About poems

I read this poem and liked it and thought you might like it too. It's by Evan X Hyde from Belize and is called About Poems:

We didn't know

no better

we was small

we was slaves

so they said

we they said

will teach you

about poems

poems is like this

trees by Joyce Kilmer

God can make a tree

poems by a fool like me

poems is like this

they have to rhyme

in every line

and every time

poems must be nice

so we tried to write poems

while we was still small

and was slaves

and we was slaves

and they said good, that's poems

but after we get big

and fight for freedom

and write

the way we feel

hunger in the eyelashes

of our eyes

and hatred give us fever

Media playback is unsupported on your device
Media captionBBC News asked some of the world's poets about their favourite poem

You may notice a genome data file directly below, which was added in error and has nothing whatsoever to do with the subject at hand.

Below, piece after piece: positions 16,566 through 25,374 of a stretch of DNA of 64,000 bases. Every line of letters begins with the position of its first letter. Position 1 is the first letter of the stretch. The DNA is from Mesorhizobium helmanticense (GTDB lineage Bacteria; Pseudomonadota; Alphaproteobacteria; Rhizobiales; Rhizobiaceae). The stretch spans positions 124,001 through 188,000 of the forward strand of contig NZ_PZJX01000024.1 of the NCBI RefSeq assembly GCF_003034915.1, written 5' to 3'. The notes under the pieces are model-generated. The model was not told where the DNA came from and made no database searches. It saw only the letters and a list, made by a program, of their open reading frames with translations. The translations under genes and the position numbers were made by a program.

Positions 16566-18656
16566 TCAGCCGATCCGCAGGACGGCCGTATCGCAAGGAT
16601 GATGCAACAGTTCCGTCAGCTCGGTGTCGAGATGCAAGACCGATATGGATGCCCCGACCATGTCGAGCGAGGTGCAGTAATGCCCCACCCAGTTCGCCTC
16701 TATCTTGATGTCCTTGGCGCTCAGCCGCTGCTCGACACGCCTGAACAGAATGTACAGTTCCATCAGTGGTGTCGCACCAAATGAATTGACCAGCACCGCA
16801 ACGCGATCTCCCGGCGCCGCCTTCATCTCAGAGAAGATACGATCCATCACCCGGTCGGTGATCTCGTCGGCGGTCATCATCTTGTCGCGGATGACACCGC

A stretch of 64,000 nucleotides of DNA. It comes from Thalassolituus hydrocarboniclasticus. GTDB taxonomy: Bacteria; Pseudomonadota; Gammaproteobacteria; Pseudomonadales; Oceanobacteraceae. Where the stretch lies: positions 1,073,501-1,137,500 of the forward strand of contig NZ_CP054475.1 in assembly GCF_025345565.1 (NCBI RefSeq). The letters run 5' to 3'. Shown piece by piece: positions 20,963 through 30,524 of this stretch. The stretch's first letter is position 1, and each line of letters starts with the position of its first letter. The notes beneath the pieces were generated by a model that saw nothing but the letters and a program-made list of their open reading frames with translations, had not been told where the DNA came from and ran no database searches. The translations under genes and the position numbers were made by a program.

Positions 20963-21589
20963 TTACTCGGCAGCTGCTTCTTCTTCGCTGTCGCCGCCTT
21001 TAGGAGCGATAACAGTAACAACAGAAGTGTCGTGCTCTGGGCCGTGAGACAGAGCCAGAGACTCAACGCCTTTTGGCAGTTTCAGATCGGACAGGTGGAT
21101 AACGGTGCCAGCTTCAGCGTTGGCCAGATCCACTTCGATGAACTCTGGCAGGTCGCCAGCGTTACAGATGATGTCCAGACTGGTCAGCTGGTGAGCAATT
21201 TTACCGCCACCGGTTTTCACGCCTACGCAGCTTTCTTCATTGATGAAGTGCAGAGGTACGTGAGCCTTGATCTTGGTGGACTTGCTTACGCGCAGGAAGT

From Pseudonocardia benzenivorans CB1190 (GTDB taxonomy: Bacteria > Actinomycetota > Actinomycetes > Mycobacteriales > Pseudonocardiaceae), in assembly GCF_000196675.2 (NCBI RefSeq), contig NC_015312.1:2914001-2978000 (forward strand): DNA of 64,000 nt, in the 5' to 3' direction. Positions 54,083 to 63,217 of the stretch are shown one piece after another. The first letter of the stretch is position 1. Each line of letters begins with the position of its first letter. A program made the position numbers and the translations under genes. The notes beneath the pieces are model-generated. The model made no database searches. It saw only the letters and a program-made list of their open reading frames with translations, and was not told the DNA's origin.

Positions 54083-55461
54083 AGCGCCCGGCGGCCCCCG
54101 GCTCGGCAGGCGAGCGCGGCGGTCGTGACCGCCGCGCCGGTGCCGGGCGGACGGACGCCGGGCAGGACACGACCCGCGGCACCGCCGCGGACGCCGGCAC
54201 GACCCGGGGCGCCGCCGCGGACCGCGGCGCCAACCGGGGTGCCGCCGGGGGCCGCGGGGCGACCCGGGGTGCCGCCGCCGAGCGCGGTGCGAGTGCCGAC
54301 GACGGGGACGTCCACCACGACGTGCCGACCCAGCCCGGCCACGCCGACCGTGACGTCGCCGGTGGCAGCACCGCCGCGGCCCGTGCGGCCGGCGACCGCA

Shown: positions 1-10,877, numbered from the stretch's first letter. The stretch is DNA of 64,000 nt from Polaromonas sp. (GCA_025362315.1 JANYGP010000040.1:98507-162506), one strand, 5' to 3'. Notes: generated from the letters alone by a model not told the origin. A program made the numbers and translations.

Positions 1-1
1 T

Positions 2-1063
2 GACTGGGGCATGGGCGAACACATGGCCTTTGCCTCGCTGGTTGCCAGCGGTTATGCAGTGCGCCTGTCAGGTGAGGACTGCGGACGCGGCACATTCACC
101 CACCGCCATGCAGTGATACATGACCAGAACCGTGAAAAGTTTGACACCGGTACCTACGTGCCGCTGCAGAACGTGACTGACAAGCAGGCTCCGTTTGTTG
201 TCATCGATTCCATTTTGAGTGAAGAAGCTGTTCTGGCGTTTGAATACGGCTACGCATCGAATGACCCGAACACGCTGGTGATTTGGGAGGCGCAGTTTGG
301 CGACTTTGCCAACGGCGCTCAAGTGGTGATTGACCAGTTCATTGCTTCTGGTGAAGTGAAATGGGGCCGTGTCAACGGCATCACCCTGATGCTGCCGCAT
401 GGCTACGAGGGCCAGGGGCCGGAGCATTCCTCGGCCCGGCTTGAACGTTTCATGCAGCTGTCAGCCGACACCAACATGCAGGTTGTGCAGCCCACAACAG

they said NO

those is not poems

they is hatred

they is violence

they is not nice

neither proper

nor correct

most uncourteous

so we said all right

it's not poems


AMANDALA they said

what's that?

and we said

it's what we call poems by men like me

God can still make a tree

The poem is part of a compilation published by Bloodaxe called World Record. The book features the work of approximately 200 poets from around the world, most of whom are taking part in Poetry Parnassus at the South Bank Centre: an event the organisation describes in language more hyperbolic than poetic, as "the biggest gathering of poets in world history". It has just started and runs until 1 July.

Here's another poem from the collection that caught my eye and ear. It's called Bitter as Fruit by Ana Paula Tavares from Angola:

Beloved, why have you returned

with death in your eyes

and without any sandals

as if someone else were dwelling in you

in a time

beyond all time

Beloved, where did you lose your metal tongue

with its signs and proverb

with my engraved name

where did you leave your voice

soft as grass and velvet

and studded with stars

Beloved, my beloved what has returned of you

is your shadow

split in half

is a you before you

words as bitter

as fruit

Note: It is a tradition, among men of the Kwanyama people, to carry in their mouths a leaf-shaped strip of metal ornately engraved with signs and sayings and used to produce whistling sounds.